In the best way possible, Hearts of Iron III is exactly what I thought it would be: an unbelievably massive, obsessively detailed, defiantly hardcore military strategy game. I say "game" but perhaps "simulation" would be a more accurate descriptor. No other game I've played has come as close to modeling the breadth and depth of the decisions made by the political and military commanders during the war, or rendered the tremendously far-reaching consequences of those decisions in as plausible and thorough a manner. Not surprisingly, this makes for an extremely complex and, to some, overly complicated game that requires a high level of focus and study from anyone who hopes to make the most of it.
Paradox has refined the interface somewhat, taking advantage of the more refined and polished presentation found in Europa Universalis III and EU: Rome, but that still won't make Hearts of Iron appealing to many outside of the hardcore grognard community. Since publishers of PC games of the last few years seem to have embraced the misguided notion that every game ought to appeal to every gamer, the unashamed complexity of Hearts of Iron III is, in my opinion at least, an awesome and rare thing. Still, be warned that this game is most definitely not for everyone. For the minority who appreciate the subject matter and are willing to invest the time to actually explore the features, there is a lot to love about this game.
Hearts of Iron III is a grand strategy game on a global scale that starts in 1936 and ends in 1947. It also includes a number of pre-set dates so players can jump right into the action after a key moment. Players can choose to lead any nation they want, from Canada to South Afrika to Japan, and will be in charge of selecting domestic policies, research goals, production priorities, diplomatic positions and army and navy orders. And while that's true of many grand strategy games, Hearts of Iron III gets down to such details as hiring and firing specific cabinet ministers, licensing designs for foreign production, building individual brigades, setting invasion times to take advantage of daylight and weather effects, and selecting sites for new rocket test labs.
The game also improves on the scripted history of Hearts of Iron II with the addition of new decisions and laws that come up according to preset conditions. So you may play a game where France holds out in a war against Vichy France, or where the US joins the Allies in 1937, or where Ecuador and Peru find themselves drawn into the alliances and wind up fighting their own war in South America. While the general alliances of the main powers are fixed, the game can go in many interesting directions from there. In one of our games, the Chinese crushed the Japanese invasion and Russia was able to liberate Europe by the end of 1943.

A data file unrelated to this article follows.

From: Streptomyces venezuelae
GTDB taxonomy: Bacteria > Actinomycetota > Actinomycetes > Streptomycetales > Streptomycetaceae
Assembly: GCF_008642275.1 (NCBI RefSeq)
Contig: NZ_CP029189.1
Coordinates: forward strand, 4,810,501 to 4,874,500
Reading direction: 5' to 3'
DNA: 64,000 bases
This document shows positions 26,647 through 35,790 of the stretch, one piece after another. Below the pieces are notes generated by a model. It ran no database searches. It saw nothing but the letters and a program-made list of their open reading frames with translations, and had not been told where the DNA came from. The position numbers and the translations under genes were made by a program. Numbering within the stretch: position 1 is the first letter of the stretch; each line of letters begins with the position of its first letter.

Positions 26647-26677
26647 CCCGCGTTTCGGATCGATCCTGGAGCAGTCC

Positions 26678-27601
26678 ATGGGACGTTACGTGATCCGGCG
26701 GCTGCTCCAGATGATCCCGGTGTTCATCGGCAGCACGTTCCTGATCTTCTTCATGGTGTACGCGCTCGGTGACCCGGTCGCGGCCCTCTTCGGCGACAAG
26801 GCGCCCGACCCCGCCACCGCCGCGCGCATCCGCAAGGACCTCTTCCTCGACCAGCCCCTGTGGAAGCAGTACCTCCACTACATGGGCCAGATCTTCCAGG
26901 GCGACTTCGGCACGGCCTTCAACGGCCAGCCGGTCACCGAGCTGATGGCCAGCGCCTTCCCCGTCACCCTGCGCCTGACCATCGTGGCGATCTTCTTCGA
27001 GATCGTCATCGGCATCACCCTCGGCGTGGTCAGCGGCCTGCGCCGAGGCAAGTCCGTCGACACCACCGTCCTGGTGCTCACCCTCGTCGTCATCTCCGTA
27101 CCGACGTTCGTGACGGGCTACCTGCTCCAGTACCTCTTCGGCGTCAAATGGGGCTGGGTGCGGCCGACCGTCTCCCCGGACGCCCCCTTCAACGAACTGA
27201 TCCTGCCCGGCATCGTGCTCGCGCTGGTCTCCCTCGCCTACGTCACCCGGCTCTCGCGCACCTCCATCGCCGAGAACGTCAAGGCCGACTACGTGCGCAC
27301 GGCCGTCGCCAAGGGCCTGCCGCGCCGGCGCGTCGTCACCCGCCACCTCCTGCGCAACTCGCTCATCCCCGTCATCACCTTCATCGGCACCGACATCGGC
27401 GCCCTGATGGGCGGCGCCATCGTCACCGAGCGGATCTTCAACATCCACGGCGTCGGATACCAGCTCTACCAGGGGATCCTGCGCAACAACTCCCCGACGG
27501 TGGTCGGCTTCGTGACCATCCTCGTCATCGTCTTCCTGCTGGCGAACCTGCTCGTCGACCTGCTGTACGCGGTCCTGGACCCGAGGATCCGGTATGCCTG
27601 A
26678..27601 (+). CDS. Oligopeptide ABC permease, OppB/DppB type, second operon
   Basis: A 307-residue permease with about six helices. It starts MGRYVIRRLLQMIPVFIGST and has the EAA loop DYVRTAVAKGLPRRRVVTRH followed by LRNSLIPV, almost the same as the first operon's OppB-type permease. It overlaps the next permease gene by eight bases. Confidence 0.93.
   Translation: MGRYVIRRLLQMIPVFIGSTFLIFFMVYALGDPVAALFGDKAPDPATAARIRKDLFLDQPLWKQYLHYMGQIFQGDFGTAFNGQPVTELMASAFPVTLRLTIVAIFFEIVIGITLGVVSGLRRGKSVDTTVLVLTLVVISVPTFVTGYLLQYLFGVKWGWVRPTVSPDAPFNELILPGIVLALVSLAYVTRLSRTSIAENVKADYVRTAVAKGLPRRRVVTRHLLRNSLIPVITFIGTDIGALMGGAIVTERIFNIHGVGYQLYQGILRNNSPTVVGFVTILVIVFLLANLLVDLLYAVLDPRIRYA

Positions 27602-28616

While it sounds like the player would soon get bogged down under such an avalanche of seemingly minor details, the sum total of all those individual details can add up to huge consequences. When facing a supply shortage, for instance, you may reduce consumer goods in order to trade other commodities on the world market in return for rare metals that your factories need. When they help increase production, you can start cranking out supplies for your soldiers, but dissent has risen because you cut consumer goods, so your population isn't producing as much as they were before. Now you need to balance your nation's industrial capacity between the two so your people are happy enough to keep working and your soldiers aren't left unsupplied on the battlefield. And that's not even considering that your factories are also responsible for upgrades and reserves for units in the field and for the production of new combat units, ports, radar stations and such.
That's just one small slice of a very large pie that also includes technology, diplomacy, espionage, military organization, theater strategy and even the occasional intervention in concerns over freedom of the press, worker strikes and suspicion of government officials.
It's not just the decisions you're making at a high level either. Hearts of Iron III has several thousand individually modeled territories, of which around 10,000 are on the land. That something like four times as many in the previous game in the series. While it may seem a bit overwhelming at first (and, face it; it is) the number of territories actually works to make the combat more tactical. Rather than having a front that's just a few territories across, you'll now be fighting on fronts that are 10-20 territories across. This means the attacker and defender will have smaller concentrations of units spread out over a wider area, which makes breakthroughs, flanks and envelopments even more sophisticated than before. Added infrastructure limits and supply needs make it impossible for players to create the capital-bound steamroller armies that appear in some other grand strategy games.
Here's where the big improvements in Hearts of Iron III begin to show themselves. First and most significantly, you can now lead entire armies by giving a single order to the HQ. So if you want to mobilize an entire theater, you just have to find Zhukov or Guderian and tell them what their main objective is. From them, the order gets passed down the chain of command and individual orders are generated for all attached units. You can then fine tune individual orders if you wish to take advantage of unexpected opportunities. The AI is actually very good at this and seems to know how to apply the right forces in the right way to achieve your objectives. Even better, the HQ will send production orders directly to your production menu if they feel they need additional units. You just have to click on "build" and the new units will be put into production and delivered automatically. The only real pain in this system is that it's not very clear how to create or disband HQs to make the best use of your current officer pool. In fact, the very idea that you'd even need to do this in the first place isn't as apparent as it might be.